Peasgood's Nonsuch

Origin and History

Peasgood's Nonsuch is 'a remarkably handsome apple' with an interesting local history. In 1858 sixteen year old Emma Manby planted a handful of apple pips (probably from a Catshead Codlin) in her parents' garden in Spittlegate, Grantham. One of the pips germinated and when Emma married Stamford draper and town councillor John Peasgood in 1866 she brought the small tree with her to their new home at 56 High Street (later occupied by Brown's seed merchants and currently the store Jack Wills).

 

The tree eventually fruited in 1870 and came to Thomas Laxton's attention. Laxton was a solicitor in Stamford and would have known John Peasgood professionally and socially. Thomas Laxton introduced the tree in 1872, including it in the Stamford Horticultural Society's exhibit at an RHS show, where it was declared 'one of the most handsome apples in cultivation.' Two years later the RHS awarded Peasgood's Nonsuch a First Class Certificate at the Crystal Palace Show. Local nurseryman Richard Brown paid the Peasgoods £20 for scions to propagate what was to become a very popular garden variety. However, Peasgood's Nonsuch was too soft to travel well and for this reason it was never grown commercially. 

Peasgood's Nonsuch apple

'At the meeting of the Fruit Committee of the Royal Horticultural Society, held on the 18th inst, a first-class certificate was awarded to Mr J F Peasgood of Stamford for the seedling apple exhibited by him called Peasgood's Nonsuch, and to which the first prize for the best dish of kitchen apples was awarded at the late Stamford show. The fruit was described as large, round and handsome in shape, reminiscent of the appearance of Cellini and Blenheim Pippin, and was deemed likely also to be a good dessert apple.' Stamford Mercury 27 September 1872 (1)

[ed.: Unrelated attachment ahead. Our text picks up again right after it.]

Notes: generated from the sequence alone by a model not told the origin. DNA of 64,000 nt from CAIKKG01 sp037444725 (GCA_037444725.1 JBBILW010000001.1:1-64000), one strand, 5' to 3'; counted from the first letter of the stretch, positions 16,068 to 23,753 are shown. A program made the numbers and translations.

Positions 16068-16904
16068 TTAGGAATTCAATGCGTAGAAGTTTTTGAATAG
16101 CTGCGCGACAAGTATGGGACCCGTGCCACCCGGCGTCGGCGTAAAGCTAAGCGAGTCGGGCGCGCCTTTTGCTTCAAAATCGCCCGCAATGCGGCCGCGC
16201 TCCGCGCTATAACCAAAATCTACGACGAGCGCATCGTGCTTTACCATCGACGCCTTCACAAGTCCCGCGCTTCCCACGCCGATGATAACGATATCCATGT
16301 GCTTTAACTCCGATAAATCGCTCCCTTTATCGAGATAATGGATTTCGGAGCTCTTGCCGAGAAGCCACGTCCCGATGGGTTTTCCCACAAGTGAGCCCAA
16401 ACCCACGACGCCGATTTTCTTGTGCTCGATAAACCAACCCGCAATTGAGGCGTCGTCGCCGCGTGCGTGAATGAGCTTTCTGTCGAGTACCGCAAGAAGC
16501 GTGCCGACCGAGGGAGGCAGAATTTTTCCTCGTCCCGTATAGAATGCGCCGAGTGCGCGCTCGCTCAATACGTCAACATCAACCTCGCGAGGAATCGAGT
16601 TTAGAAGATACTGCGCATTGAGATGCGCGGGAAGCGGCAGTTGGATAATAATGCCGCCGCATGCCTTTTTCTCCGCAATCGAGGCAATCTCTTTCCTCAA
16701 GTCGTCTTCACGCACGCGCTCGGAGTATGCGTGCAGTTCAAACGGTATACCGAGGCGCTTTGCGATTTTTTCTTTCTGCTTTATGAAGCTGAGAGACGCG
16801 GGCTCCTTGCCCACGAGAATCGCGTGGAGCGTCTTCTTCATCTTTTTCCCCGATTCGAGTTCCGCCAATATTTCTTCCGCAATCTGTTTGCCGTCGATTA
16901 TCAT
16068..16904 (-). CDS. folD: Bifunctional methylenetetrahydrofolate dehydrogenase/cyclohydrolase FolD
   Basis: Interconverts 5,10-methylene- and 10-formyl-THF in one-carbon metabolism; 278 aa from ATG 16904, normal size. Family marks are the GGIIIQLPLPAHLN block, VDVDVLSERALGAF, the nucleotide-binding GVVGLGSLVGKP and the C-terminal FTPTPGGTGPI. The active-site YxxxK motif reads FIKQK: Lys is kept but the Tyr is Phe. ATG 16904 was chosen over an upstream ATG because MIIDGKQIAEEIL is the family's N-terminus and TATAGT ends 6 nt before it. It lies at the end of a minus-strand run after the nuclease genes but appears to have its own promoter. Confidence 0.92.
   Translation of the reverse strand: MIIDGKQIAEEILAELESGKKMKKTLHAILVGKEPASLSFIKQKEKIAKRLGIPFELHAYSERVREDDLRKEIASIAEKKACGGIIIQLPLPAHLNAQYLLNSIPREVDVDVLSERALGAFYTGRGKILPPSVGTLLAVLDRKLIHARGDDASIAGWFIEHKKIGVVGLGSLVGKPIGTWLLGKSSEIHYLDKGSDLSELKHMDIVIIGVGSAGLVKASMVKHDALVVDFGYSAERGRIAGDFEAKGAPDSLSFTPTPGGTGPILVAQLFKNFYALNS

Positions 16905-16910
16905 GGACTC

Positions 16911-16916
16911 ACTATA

Fruit

Within a few years the Peasgood family had left Stamford. John became a saddler's merchant and a promoter and manager of exhibitions and the family moved first to Islington, then to Croydon and finally to Hove.

 

 

The fruit is large (it has been known to weigh up to 16 oz),round and attractive. The skin is green becoming yellow, covered with a pink flush that quickly deepens to orange-red with short, broken crimson stripes and brown lenticels. The flesh is rather coarse in texture, juicy and with a sharp, tangy flavour.  

Picking, Storing and Using

The apples ripen mid-season and can be kept for a few weeks, filling the gap before the late-season cooking apples become available. The flesh quickly cooks down to a purée and is excellent baked. In Victorian times Peasgood's Nonsuch was also considered a good all-round eating apple, and is delicious in salads.

Growth, Flowering and Pollination

The tree is vigorous and spreading and is a  good, regular cropper with reasonable disease-resistance, other than to canker. It is a good variety for heavy clay soil. Peasgood's Nonsuch is partly self-fertile but crops better with a pollinator such as Allington Pippin, Cox's Orange Pippin, or Laxton's Fortune.

'Young Bush eating a Peasgood's Nonsuch'. Illustration from Raymond Bush's 'Tree Fruit Growing' (Penguin 1949).

SOURCES AND ACKNOWLEDGEMENTS:

(1) The British Newspaper Archive © THE BRITISH LIBRARY BOARD. All Rights Reserved.

 

 

Copyright © Karen Meadows 2018 

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